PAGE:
If you’re planning to start saving for your retirement, it’s important to keep some quality dividend-paying stocks in your portfolio. Companies that offer reliable and predictable proceeds as well as long-term growth potential can help provide income when you need it most in your golden years.
A challenge beginners face, however, is how to find these companies. One way to make it easier is to focus on the Dividend Aristocrats Index, which includes companies that have hiked their dividends for at least 25 consecutive years.
A dividend track-record spanning more than a quarter of a century is a solid indicator that these companies can produce steady, reliable income for investors, not just during the good times, but also during downturns and recessions.
Since 1926, dividends have contributed approximately 32% of total returns for the S&P 500, while capital appreciation has contributed 68%, according to research provided by S&P Dow Jones Indices.
Below, we’ve put together a list of three dividend stocks from this group to provide a sense of their strength.
1. Johnson & Johnson
Health care stocks can also provide a regular and growing income stream to retirees. Health care providers offer services that remain necessary even during a recession. Plus, economic swings don’t typically curb the roll-out of new drugs and medical devices.
In this space we like the global pharma company, Johnson & Johnson (NYSE:JNJ). The New Jersey-based JNJ is exactly the kind of dividend stock that retirees—or those planning to retire—should buy.
When it comes to rewarding investors, few companies have done better than Johnson & Johnson. The company has increased its quarterly dividend every year for 58 consecutive years.
This remarkable performance puts Johnson & Johnson among an elite group known as Dividend Kings, companies with at least five decades of annual dividend hikes. JNJ pays $1.06 a share quarterly with an annual yield of 2.64%.
Johnson & Johnson Weekly Chart.
The company’s latest guidance shows that its sales are recovering quickly after the COVID-19 induced slowdown in their business segments, such as its medical device division. The unit was hit hard amid the pandemic as elective procedures were cancelled. Sales from that unit climbed 63% to $7 billion in Q2—higher than pre-pandemic sales of $6.5 billion in the second quarter of 2019.
“All three segments are hitting on all cylinders,” Chief Financial Officer Joseph Wolk told Bloomberg TV in July. “I take that as a very strong sign of the health of the company. We’re better positioned today than entering the pandemic.”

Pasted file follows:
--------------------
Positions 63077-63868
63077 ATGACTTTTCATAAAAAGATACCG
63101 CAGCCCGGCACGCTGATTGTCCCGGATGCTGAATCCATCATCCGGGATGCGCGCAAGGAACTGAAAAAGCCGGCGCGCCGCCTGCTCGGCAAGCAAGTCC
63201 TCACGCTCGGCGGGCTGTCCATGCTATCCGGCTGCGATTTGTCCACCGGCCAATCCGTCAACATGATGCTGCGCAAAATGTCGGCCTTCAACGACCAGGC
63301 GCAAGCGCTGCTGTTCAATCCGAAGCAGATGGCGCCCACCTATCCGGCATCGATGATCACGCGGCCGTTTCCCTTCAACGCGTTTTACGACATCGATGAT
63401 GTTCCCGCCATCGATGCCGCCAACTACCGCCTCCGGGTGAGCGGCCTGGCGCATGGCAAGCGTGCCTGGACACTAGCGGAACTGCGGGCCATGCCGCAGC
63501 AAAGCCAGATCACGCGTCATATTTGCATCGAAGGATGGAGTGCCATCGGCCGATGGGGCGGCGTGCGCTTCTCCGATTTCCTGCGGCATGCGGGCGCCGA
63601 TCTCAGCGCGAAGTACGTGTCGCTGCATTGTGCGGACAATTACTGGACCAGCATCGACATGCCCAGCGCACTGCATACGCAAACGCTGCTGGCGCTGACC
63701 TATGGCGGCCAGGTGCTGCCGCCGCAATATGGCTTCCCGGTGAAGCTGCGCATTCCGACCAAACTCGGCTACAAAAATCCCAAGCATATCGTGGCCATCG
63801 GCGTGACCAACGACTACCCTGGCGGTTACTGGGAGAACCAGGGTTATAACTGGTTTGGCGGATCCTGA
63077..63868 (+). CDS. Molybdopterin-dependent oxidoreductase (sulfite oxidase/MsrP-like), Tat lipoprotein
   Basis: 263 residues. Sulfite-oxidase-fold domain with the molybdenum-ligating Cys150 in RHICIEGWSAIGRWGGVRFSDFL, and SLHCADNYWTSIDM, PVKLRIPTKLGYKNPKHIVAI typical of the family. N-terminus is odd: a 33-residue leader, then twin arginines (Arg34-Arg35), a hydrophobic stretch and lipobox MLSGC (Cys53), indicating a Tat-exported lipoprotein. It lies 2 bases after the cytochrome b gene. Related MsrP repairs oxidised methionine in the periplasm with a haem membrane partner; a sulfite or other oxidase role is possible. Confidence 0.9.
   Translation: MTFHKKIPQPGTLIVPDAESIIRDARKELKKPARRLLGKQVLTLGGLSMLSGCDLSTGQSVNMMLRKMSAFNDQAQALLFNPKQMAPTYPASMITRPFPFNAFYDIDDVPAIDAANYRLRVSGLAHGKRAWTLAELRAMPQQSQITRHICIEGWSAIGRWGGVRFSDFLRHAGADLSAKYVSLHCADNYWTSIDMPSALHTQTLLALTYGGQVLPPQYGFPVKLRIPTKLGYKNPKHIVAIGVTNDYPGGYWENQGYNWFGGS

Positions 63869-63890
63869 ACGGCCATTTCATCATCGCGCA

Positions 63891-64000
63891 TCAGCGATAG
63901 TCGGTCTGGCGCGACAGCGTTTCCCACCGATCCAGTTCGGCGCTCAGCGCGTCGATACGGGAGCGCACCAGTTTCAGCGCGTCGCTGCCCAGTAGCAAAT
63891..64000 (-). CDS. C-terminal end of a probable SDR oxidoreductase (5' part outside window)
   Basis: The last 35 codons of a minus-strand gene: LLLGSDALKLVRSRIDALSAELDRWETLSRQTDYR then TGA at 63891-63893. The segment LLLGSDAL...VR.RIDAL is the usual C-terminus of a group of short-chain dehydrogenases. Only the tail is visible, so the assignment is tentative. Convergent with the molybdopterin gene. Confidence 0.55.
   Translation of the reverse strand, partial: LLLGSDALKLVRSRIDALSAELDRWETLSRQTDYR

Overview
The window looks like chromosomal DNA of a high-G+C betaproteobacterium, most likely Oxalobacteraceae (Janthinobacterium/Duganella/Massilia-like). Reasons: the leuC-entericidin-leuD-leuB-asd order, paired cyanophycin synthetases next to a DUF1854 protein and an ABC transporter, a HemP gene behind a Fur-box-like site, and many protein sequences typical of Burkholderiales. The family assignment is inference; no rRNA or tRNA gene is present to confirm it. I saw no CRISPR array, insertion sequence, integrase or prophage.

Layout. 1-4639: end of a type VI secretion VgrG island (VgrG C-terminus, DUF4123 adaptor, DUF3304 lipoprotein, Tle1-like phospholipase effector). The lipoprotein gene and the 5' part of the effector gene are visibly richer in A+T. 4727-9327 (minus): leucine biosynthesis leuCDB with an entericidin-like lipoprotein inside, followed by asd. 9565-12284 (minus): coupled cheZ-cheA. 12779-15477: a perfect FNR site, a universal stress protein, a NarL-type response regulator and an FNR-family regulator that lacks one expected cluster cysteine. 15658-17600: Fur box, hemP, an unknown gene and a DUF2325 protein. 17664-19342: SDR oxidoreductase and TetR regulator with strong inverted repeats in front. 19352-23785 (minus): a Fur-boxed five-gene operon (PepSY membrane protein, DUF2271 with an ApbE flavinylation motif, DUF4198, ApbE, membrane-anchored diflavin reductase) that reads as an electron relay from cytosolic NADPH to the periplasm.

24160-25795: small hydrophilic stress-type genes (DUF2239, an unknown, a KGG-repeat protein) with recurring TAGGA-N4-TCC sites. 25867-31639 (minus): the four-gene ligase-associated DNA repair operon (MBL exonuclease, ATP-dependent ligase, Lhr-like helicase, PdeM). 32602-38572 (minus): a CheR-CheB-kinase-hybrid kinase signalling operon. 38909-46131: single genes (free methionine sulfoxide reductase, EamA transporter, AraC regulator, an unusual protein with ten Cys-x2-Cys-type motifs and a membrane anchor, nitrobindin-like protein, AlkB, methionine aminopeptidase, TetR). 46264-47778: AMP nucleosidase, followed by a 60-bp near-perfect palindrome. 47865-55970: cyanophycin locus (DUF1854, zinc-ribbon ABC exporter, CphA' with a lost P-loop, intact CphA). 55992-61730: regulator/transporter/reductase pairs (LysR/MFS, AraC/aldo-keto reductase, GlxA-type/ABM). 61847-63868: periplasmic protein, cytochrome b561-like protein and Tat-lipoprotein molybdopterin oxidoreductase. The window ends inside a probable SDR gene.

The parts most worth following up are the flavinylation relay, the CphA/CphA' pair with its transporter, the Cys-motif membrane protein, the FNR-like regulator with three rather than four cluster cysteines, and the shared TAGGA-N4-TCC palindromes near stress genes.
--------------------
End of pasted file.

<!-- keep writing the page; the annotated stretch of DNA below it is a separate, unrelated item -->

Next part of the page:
Food companies may not provide a hefty capital gain, but the shares of some companies within this group offer a steady income stream for retirees. The snack and beverage giant, PepsiCo (NASDAQ:PEP) is one of our favorites from this group.
In recent quarters, Pepsi has reported stronger-than-expected sales, helped by homebound consumers stocking up on snack foods during the pandemic. Pepsi is well-positioned to benefit from these evolving eating habits as it has a diversified portfolio of snack items, like Tostitos, Fritos, Ruffles, and Cheetos.
Yesterday, Pepsi raised its sales forecast for this fiscal year on rising demand for its beverages and snack foods. Full-year revenue should increase 8% on an organic basis, the company said, having previously forecast 6% growth. The company also said core earnings per share will at least reach its $6.20 target.
PepsiCo Weekly Chart.
Along with a diversified product portfolio, Pepsi is also a reliable dividend provider. It has hiked its payout for 49 years in a row, showing that the company’s dividend is very safe, making it a comfortable choice if you’re a risk-averse income investor.
The stock currently pays $1.075 a share quarterly dividend, which translates into a solid 2.9% annual yield. Given this impressive track record, the company should have little trouble continuing to raise its dividend for many years.
When picking dividend-paying stocks for a retirement portfolio, the biggest concern to address is whether the company is capable of producing strong cash flows in both good and bad times. Minneapolis-based retailer Target (NYSE:TGT) certainly fits that bill.
The company has steadily increased its dividend every year for the last 50 years, a period that covers crises such as the dot-com collapse of the early 2000s, the financial crash of 2008-2009, and the COVID-19 pandemic of the past year. While delivering cash to investors each quarter, the discount retailer has also maintained a very conservative payout ratio of about 22%, a level below the industry average.
Target Weekly Chart.
Target pays $0.9 a share quarterly with an annual dividend yield of 1.58%, after the retailer announced a whopping 32% hike in its payout in June this year.
That strength comes from Chief Executive Officer Brian Cornell’s efforts to make Target’s retail outlets more attractive. He spearheaded the remodeling of hundreds of stores, introduced many affordable fashion brands, and bolstered the retailer’s e-commerce offerings. Starting with the pandemic, Target has been using its stores more as mini distribution centers for its booming digital business, to better fulfill online orders.